If you’ve never seen the film most commonly referred to as “The Turkish STAR WARS,” you’re missing out on one of the campiest cult films ever made, a sheer laugh-fest from the first frame to the final, and a spectacular low-budget send-up of American science-fiction films.
Made in 1982, DVD copies of the film – technically called DUNYAYI KURTARAN ADAM, or THE MAN WHO SAVES THE WORLD – can be tough to find, expensive, and are typically of terrible quality because there aren’t any surviving prints of the film.
Weird film aficionados Neon Harbor recently announced that they discovered what is assumed to be the only existing 35mm print of DUNYAYI… in the private collection of a Turkish projectionist. I don’t know about you, but the whole scenario sounds like Martin Scorsese directing and INDIANA JONES movie to me.
Company President Ed Glaser put the historical find into perspective as only a film geek could: “A 35mm print of ‘Turkish Star Wars’ is the holy grail, not just of rip-off films, but all cult film. There are no negatives, and the few other prints of the film ever struck have been destroyed. My goal is to get this one scanned to preserve it for posterity – and hopefully screened in a theater for other fans like me.”
For the unfamiliar, The Turkish STAR WARS is exactly what it sounds like: a total rip-off of George Lucas’ film that steals actual footage as well as segments of the score, and other scores as well, including RAIDERS OF THE LOST ARK, FLASH GORDON, PLANET OF THE APES, SILENT RUNNING, and THE BLACK HOLE. I’ve seen the film a handful of times – there’s an entire section of Turkish rip-offs at the video store where I used to work, Movie Madness in Portland, OR – and can personally attest that it is a huge piece of shit, but at the same time a pretty entertaining piece of shit. “So bad it’s good” doesn’t even begin to express the absurd thievery that’s going on with this film, and I have to admit the thought of seeing it on a big screen sounds like an excellent opportunity to sneak my vape pen into a theater.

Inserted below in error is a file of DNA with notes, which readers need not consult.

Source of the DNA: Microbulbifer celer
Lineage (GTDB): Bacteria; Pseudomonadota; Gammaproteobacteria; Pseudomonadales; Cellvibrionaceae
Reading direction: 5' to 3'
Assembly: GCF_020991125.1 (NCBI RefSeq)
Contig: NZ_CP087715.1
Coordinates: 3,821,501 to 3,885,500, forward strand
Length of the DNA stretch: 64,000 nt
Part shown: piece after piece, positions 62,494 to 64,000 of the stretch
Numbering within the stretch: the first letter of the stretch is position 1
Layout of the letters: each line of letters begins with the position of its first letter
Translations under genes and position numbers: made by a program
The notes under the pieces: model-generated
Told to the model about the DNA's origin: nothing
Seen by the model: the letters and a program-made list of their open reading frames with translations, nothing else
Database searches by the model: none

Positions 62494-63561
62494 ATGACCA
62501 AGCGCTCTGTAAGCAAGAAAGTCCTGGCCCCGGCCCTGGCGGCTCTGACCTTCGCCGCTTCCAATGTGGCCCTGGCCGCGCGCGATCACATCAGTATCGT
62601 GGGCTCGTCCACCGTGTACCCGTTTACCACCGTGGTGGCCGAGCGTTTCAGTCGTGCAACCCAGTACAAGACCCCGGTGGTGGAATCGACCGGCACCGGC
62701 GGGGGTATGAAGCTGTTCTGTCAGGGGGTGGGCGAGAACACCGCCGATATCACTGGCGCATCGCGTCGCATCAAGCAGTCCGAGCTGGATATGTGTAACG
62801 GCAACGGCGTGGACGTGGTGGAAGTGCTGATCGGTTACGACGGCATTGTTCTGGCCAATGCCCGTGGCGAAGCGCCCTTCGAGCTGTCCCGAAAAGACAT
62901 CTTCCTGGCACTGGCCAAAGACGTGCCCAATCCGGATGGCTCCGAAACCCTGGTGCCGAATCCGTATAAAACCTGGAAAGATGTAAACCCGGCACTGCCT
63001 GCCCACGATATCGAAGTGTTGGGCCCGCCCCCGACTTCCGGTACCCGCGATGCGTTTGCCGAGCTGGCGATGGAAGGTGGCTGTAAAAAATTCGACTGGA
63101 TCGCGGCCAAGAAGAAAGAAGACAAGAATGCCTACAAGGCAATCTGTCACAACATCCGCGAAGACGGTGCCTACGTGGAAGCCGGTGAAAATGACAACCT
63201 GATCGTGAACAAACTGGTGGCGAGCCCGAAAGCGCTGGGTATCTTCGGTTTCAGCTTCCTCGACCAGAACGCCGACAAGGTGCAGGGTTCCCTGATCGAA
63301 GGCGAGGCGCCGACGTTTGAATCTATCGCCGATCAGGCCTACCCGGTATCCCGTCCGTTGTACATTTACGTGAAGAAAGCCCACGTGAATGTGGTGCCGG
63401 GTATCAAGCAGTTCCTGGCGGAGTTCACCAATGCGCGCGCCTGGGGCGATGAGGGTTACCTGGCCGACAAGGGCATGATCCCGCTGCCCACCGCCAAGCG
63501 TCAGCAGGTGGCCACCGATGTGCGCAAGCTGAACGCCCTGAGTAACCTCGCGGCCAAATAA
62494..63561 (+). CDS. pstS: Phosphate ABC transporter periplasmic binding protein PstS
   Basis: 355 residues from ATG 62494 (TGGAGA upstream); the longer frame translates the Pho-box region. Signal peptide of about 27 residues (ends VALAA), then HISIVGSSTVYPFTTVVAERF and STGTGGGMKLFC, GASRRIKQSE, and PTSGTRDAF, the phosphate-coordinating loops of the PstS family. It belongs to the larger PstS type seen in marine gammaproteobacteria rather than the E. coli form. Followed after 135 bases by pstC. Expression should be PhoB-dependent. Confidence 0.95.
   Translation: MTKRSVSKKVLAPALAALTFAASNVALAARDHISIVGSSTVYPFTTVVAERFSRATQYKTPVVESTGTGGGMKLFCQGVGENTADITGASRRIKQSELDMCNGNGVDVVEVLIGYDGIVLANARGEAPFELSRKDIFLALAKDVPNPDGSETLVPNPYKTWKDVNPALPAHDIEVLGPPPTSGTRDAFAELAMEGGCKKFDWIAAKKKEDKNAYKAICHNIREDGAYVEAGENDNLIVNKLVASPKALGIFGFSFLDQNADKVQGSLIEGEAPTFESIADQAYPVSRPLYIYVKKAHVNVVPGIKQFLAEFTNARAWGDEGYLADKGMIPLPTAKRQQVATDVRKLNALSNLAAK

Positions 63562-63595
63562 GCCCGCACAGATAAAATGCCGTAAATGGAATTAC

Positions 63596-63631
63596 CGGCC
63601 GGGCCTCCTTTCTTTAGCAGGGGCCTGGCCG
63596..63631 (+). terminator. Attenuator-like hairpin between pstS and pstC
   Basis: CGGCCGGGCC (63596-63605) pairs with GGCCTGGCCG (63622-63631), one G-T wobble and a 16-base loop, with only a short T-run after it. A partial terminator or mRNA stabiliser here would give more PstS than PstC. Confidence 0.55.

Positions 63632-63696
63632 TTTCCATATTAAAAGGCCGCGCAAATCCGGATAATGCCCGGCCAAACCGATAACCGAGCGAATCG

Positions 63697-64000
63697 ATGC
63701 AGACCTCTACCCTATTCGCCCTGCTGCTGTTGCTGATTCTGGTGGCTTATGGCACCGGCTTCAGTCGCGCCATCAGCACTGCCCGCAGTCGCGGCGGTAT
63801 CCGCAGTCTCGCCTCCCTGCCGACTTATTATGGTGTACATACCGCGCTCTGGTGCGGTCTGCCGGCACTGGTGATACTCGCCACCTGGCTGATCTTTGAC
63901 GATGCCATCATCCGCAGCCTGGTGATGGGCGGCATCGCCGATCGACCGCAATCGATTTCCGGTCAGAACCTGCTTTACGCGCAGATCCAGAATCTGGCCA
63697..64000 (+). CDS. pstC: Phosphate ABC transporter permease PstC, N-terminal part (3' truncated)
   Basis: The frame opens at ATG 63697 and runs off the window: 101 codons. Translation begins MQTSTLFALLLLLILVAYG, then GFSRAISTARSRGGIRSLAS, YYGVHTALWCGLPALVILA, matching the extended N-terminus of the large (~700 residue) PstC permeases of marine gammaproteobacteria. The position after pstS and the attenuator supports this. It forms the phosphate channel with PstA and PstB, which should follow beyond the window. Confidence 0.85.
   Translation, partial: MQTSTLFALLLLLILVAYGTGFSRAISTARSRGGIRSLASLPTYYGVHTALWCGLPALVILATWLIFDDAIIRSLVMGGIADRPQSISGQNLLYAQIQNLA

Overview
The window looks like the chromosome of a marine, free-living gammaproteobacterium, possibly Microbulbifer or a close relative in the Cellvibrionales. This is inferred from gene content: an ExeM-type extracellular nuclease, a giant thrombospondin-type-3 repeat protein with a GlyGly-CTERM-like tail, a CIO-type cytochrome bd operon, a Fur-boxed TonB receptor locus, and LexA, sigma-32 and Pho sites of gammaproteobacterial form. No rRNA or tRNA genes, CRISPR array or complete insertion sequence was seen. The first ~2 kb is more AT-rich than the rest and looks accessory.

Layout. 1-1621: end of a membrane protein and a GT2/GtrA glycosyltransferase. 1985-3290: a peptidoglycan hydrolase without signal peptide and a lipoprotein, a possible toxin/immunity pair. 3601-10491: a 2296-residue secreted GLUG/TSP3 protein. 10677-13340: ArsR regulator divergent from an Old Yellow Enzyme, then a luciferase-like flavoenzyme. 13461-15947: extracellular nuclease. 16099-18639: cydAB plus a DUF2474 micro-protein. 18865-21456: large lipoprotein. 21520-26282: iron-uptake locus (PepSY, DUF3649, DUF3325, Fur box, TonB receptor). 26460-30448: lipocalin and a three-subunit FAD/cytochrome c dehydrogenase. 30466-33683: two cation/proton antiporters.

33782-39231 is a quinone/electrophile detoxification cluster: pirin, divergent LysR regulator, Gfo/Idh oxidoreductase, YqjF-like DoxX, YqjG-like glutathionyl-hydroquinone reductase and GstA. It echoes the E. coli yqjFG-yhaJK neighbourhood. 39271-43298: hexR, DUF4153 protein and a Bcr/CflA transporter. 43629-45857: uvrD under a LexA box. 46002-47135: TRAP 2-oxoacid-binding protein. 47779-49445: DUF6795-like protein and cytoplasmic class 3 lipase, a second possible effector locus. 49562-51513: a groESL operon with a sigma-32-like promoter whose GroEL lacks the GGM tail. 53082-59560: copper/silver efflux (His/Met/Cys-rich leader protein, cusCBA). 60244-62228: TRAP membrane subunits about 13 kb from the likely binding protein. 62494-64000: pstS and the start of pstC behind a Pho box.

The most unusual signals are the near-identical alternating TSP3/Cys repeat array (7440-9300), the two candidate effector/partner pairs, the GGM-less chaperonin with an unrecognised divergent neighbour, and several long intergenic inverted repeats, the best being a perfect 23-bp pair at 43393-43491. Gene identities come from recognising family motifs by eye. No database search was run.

However, film preservation is a tricky thing, so who’s to say Neon Harbor will be able to successfully scan it? In that instance, you always have the internet to fall back on. Spark up something tasty and check out the film in its entirety on YouTube, embedded below.
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